Let me put it in a story format: if movement is a concert, our brain, the master coordinator, is the concert conductor, the musical notes in front of it is the map of movement we are born with (homunculus) that gets fine-tuned the first 2 years of EVERY baby’s life; the body parts become individual musicians.
When due to injury, lifestyle and habits we modify the musical note by going from the innate functional patterns of movement to dysfunctional patterns of movement, then it should not be a surprise that the metaphoric song is different than expected. This fact is what is being missed in the treatment of all musculoskeletal conditions. We are too busy isolating the area in pain or discomfort, work that area out and then expect to see a long-term effect.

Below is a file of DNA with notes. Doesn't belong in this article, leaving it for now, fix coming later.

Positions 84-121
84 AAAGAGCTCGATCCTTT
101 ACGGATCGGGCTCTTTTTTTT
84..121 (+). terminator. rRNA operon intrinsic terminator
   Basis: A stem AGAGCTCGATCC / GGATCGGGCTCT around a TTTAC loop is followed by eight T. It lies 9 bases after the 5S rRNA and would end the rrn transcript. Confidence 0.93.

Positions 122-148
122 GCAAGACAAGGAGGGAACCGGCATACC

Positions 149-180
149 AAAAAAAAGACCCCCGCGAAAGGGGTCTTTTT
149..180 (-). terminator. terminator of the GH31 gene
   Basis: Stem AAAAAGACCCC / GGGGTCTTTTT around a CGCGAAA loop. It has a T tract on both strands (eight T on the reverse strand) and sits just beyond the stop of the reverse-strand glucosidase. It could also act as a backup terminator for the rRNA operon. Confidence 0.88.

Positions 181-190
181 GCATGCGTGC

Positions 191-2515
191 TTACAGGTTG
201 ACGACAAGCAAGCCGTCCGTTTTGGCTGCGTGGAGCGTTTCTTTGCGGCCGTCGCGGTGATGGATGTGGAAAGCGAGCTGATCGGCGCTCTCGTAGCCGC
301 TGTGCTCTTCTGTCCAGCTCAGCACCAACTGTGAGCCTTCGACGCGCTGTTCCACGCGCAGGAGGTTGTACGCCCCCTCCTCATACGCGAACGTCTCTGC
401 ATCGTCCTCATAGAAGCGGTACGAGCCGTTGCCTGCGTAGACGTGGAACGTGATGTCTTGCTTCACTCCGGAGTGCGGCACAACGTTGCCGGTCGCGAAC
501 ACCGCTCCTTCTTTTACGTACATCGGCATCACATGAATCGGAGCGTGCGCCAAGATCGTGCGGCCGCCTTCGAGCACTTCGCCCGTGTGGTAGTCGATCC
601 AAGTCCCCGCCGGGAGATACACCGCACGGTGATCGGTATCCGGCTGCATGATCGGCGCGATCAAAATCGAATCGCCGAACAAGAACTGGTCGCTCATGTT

This is explained in the video below:
So in order to address the issue to the core of the problem and to not only address the cause but the feeders of the cause of the problem, we need to look at postural neurology and developmental kinesiology.
Once we can recognize the extent of the problem, then we can comfortably and methodically proceed to treat not only to get rid of pain but to address the cause and the feeders of the cause of the problem.
How to Relieve Pinched Nerve in Shoulder Blade
Functional rehabilitation modalities such as Active Release Technique (ART) to relieve pain and restore normal movement in muscles and joints seem to be the first step. This is where it’s very helpful to know and understand the proper muscle activation for specific movements!
You may read about ART to understand the mechanics behind this functional rehab. and watch the video below for something you can do at home to get some relief.